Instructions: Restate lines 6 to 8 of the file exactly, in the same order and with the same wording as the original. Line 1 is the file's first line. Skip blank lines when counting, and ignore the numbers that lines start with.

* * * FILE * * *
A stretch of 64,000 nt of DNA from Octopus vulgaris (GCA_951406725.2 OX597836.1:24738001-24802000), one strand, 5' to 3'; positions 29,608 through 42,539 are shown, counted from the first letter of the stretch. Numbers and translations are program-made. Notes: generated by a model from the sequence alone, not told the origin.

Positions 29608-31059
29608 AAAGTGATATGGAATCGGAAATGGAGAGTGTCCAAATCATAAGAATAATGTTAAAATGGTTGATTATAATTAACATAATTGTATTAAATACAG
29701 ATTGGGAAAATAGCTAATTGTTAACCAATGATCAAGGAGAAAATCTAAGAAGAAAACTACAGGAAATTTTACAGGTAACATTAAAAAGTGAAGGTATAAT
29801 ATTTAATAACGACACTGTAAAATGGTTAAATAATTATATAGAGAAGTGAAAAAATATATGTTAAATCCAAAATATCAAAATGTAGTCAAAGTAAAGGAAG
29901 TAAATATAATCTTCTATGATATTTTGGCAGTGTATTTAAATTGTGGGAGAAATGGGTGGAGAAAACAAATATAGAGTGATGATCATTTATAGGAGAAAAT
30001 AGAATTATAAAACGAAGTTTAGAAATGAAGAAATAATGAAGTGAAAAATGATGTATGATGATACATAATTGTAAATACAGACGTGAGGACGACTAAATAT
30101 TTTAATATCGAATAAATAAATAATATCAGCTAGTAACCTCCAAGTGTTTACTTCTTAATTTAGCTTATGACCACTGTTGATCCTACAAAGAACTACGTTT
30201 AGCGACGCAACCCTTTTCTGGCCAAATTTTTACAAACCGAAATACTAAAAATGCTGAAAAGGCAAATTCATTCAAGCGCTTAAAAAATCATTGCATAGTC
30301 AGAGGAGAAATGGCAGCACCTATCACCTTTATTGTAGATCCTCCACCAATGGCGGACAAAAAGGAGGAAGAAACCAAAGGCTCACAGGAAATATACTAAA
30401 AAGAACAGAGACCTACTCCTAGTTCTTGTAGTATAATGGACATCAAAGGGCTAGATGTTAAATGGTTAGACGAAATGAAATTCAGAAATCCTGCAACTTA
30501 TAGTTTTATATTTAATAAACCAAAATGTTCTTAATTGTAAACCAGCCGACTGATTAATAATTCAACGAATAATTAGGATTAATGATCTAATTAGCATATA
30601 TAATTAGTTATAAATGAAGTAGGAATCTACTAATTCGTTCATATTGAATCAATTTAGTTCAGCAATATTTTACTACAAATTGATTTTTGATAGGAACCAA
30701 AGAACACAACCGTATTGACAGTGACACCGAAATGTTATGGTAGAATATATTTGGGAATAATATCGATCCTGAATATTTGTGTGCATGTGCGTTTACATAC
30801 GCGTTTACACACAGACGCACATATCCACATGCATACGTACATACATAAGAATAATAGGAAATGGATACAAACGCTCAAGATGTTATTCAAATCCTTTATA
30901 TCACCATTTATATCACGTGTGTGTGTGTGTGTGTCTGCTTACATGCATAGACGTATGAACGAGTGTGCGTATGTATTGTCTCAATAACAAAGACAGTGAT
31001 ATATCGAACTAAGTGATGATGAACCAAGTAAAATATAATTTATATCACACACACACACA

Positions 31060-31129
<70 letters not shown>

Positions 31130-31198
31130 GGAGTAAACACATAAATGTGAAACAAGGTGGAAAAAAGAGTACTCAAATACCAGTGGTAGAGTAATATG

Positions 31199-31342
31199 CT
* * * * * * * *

29901 TAAATATAATCTTCTATGATATTTTGGCAGTGTATTTAAATTGTGGGAGAAATGGGTGGAGAAAACAAATATAGAGTGATGATCATTTATAGGAGAAAAT
30001 AGAATTATAAAACGAAGTTTAGAAATGAAGAAATAATGAAGTGAAAAATGATGTATGATGATACATAATTGTAAATACAGACGTGAGGACGACTAAATAT
30101 TTTAATATCGAATAAATAAATAATATCAGCTAGTAACCTCCAAGTGTTTACTTCTTAATTTAGCTTATGACCACTGTTGATCCTACAAAGAACTACGTTT